The Great Gatsby Literary Terms

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Simile – an indirect relationship where one thing or idea is described as being similar to another. Similes usually contain the words “like” or “as” but not always.
• “Jay Gatsby had broken up like glass against Tom s hard malice…” (105)
Oxymoron – A contradiction in terms.
• “two old friends whom I scarcely knew at all” (10)
• “definitely unfamiliar” (88)
• “ferocious indifference” (74)
Personification – where inanimate objects or abstract concepts are seemingly endowed with human self-awareness; where human thoughts, actions, perceptions, and emotions are directly attributed to inanimate objects or abstract ideas.
• “The lawn started at the beach and ran toward the front door for a quarter of a mile, jumping over sun-dials and brick walks and burning gardens…”(10)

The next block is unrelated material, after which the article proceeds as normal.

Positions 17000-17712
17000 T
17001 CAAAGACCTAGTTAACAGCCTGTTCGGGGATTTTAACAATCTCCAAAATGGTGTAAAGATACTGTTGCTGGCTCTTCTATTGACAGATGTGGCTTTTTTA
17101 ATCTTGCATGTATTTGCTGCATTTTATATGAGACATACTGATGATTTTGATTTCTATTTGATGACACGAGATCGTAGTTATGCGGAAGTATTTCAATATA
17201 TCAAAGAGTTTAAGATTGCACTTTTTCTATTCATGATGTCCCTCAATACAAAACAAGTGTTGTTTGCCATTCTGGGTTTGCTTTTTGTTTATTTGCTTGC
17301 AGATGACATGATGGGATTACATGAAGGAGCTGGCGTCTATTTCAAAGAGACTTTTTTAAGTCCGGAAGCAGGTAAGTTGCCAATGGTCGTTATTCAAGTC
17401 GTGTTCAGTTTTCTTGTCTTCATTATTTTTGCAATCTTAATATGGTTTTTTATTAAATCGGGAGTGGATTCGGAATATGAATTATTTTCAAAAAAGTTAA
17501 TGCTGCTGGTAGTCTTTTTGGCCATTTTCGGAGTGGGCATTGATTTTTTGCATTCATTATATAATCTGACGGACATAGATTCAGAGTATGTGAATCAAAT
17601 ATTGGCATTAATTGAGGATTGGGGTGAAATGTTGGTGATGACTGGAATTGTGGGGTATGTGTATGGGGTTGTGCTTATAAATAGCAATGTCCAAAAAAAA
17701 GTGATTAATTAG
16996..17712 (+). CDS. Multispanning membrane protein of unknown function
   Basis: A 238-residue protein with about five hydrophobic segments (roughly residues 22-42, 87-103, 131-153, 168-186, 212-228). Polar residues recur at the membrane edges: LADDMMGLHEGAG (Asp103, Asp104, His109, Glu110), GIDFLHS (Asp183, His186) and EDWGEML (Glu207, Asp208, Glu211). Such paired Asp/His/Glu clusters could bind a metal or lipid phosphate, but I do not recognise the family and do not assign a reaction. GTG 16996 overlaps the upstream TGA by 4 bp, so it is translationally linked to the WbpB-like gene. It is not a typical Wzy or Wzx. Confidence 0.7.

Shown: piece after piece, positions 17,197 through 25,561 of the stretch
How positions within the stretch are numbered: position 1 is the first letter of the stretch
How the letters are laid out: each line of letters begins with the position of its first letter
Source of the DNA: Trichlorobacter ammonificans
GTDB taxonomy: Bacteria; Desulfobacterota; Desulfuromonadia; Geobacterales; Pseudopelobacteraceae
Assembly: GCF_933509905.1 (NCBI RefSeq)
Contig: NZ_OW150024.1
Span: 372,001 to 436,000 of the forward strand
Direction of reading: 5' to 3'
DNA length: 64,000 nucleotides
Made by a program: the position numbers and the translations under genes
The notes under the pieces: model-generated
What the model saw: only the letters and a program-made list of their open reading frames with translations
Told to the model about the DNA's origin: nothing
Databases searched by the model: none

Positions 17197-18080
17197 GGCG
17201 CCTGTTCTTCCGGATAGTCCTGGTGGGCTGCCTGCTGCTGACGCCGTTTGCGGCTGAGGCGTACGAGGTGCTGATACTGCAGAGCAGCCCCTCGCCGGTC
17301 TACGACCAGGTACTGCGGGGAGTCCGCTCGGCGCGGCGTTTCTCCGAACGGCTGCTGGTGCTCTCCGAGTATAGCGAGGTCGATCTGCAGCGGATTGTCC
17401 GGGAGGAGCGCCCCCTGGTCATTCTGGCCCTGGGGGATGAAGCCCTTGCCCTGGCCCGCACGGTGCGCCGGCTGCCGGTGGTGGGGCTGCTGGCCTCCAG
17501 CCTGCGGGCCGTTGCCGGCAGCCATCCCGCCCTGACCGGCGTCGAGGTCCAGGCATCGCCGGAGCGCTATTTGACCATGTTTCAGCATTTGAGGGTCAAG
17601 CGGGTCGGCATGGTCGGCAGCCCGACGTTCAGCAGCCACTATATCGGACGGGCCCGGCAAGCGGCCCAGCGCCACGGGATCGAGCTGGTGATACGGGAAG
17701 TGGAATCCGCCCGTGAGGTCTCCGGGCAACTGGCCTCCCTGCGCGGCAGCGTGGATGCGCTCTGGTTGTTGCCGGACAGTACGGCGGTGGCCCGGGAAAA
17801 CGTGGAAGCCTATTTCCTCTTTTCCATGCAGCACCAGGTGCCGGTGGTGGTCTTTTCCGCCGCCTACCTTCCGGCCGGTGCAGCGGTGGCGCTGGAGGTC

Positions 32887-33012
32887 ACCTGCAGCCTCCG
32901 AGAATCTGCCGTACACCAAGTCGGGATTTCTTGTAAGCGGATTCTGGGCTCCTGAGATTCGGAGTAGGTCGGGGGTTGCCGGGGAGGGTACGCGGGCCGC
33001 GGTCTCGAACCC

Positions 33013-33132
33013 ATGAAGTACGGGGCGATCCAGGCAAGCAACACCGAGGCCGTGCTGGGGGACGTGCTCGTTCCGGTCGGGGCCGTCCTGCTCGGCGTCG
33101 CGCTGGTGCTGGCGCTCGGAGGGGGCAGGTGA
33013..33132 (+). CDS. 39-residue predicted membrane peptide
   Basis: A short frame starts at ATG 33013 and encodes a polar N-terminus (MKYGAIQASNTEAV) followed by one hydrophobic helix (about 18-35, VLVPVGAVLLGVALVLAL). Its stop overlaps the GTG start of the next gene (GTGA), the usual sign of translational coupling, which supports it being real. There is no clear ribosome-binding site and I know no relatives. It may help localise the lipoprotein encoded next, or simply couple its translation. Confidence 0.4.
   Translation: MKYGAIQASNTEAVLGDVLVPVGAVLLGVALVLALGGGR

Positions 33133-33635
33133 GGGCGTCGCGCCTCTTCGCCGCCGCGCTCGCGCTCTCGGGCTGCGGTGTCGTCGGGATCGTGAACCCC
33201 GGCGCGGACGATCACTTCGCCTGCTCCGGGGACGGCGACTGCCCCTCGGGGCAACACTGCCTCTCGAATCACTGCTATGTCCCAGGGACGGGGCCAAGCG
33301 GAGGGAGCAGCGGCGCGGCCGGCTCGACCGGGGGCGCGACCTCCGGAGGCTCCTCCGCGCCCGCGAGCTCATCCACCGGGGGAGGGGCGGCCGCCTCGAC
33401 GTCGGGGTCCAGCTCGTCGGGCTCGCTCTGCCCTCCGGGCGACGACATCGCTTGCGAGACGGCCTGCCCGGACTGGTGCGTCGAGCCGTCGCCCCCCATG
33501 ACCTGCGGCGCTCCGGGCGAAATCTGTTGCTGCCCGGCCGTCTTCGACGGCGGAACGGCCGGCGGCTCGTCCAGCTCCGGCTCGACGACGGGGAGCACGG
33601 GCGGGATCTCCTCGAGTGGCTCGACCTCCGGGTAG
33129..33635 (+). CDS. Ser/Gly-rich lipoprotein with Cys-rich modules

Anaphora – the repetition of the same word or words at the beginning of successive phrases, clauses, or sentences, commonly in conjunction with a climax and with parallelism:
• “Her face was sad and lovely with bright things in it, bright eyes and a bright
passionate mouth” (13)
Alliteration – The repetition of consonant sounds within close proximity, usually in consecutive words within the same sentence or line.
• “fantastic farm” “grotesque gardens” “obscure operations” (21)
Symbol – The use of specific objects or images to represent abstract ideas.
• The eyes of Dr. TJ. Eckleburg can be symbolic of God‟s all-seeing eyes.
• Wolfshiem’s cufflinks made of human teeth are a symbol of his connection to the underworld.
Metaphor – a direct relationship where one thing or idea substitutes for another.
• “Her voice is full of money” (88, 132)

I suggest you going through the Quiz to find out how well you have read the novel. Thank you for all your support!